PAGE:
Production companies: Filmation Mattel, Dreamworks Animation Television, and NE4U
Creator: Noelle Stevenson
Voices: Aimee Carrero, Karen Fukuhara, AJ Michalka, Marcus Scribner, Reshma Shetty, Lorraine Toussaint, Lauren Ash, Christine Woods, Genesis Rodriguez, Vella Lovell, Merit Leighton, Adam Ray, Jordan Fisher, and Keston John
About: She-Ra, Princess of Power, leads a rebellion to free her land of Etheria from the monstrous invaders the Horde. (IMDb)
Thoughts: When She-Ra originally debuted I was a young girl in a world firmly rooted in the ideals of patriarchy with little representation outside of the American “ideal”. She-Ra emulated that thought process with her caring girl next door persona packed in a male pleasing shape. But none of that drew me in like the fact that a strong woman was being presented as a counter to the male dominated world of heroes. Like Wonder Woman, she seldom needed help saving herself or her world, and did it all with empathy, an attribute seemingly not worth attributing to male centered cartoon figures. I was fascinated and happy, but wanted more. It took 33 years but I finally got the She-Ra I wish I had when I was a kid, and just in time to make the impact needed in our next generation. She-Ra and the Princesses of Power introduces us to Adora from a place of conflict. Her life is dictated by the world she has known amongst the Hive and her relationship with Catra, her closest friend and, later, her arch nemesis. Her realization that the cause she was so invested in is actually a force of oppression awakens a new mentality for her, and a new power as She-Ra. It is the continuous self awareness she must maintain to bring forth the power of She-Ra that amplifies a storyline already rooted in its own vigilance. Each season brought more characters that redefine power in their defiance of social “norms”. From Bow’s ability to openly express all his emotions devoid of toxic masculinity, to Double Trouble’s effortless non-binary positioning in the storyline, She-Ra and the Princesses of Power’s triumphs in rewriting our expectations culminated to a bittersweet ending with season five. For as much as the first four seasons had prepared us for a battle that would leave us cheering over female empowerment, it also amplified the shows most powerful lesson; that nothing is won without empathy and unification. The final season magnifies the way each character is tied to another, and how they come to that understanding, and the ultimate impact of said ties. They learn the force of their empathy for each other, and for the Horde allies, ultimately opening themselves to the power they need to save their world.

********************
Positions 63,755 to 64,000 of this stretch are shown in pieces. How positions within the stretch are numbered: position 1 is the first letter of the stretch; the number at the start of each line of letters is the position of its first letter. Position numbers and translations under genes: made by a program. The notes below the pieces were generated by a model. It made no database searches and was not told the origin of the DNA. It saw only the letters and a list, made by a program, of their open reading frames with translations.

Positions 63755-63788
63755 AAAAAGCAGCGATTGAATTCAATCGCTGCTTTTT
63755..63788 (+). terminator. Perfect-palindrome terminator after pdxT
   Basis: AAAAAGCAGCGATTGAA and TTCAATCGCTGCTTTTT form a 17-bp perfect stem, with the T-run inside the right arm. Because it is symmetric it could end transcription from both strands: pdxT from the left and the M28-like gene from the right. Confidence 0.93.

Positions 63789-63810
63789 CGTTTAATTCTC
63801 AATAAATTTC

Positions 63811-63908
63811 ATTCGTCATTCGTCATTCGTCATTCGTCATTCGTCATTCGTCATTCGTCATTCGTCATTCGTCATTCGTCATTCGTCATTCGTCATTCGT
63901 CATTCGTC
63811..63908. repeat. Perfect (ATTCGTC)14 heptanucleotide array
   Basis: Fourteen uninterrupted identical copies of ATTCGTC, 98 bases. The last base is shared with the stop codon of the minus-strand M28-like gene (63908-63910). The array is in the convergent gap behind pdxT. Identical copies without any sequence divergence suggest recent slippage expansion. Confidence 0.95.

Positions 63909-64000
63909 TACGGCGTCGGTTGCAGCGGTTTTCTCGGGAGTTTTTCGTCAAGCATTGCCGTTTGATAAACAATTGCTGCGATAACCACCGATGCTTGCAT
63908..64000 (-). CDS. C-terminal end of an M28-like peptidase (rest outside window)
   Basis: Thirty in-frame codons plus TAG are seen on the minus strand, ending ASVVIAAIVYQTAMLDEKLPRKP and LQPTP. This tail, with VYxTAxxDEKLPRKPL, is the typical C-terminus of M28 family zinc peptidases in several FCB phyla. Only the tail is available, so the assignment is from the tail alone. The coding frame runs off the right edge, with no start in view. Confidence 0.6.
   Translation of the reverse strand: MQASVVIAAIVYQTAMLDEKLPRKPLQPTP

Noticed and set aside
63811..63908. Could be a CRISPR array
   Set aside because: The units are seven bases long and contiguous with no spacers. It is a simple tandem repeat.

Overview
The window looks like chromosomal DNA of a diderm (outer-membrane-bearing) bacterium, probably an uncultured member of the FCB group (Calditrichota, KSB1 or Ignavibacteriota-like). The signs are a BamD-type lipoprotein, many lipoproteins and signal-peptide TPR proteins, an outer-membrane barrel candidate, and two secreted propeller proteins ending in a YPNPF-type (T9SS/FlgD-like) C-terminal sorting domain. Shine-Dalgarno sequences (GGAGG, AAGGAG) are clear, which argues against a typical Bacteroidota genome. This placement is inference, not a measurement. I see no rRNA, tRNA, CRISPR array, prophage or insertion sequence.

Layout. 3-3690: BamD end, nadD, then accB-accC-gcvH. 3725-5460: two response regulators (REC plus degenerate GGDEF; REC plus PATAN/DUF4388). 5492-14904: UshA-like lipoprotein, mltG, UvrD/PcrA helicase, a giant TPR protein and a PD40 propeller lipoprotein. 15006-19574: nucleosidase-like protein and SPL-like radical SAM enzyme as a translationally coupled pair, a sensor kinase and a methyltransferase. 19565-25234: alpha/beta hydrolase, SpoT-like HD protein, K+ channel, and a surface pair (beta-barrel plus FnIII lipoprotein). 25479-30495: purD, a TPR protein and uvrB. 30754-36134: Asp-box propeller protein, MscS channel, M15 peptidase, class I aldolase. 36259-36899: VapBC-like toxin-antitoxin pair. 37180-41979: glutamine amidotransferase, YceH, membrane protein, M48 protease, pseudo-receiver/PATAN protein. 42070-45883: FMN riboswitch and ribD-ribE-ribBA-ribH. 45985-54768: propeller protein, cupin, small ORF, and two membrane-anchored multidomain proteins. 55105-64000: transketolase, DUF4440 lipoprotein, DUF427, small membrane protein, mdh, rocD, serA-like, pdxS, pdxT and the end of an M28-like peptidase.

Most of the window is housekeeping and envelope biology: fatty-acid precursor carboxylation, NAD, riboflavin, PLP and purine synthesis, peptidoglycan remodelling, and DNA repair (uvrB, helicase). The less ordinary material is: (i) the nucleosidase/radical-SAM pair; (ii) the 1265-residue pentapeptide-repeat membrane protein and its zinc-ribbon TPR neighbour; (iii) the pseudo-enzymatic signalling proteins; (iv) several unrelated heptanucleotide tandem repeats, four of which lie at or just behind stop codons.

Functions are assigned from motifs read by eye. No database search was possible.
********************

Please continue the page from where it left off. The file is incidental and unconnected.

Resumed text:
Worth it? Necessary. From a cast reflective of the diversity amongst us, effortlessly presented as equally capable of love, anger, and all the emotions in between that make us human, She-Ra and the Princesses of Power is worthy of all the praise. As a cartoon it holds the indelible quality of reflecting the strength in our differences while reminding us of our deep rooted ties to each other, all in a way that appeals to our children. It gives them the answers to the questions we don’t know they have, and weaves the ideals of empathy beyond the limitations of tolerance and acceptance, to build a new social “normal” of humanity.
Have you seen the last season? Want to talk to me about this show? Feel free to chat with me on Twitter or leave a comment below.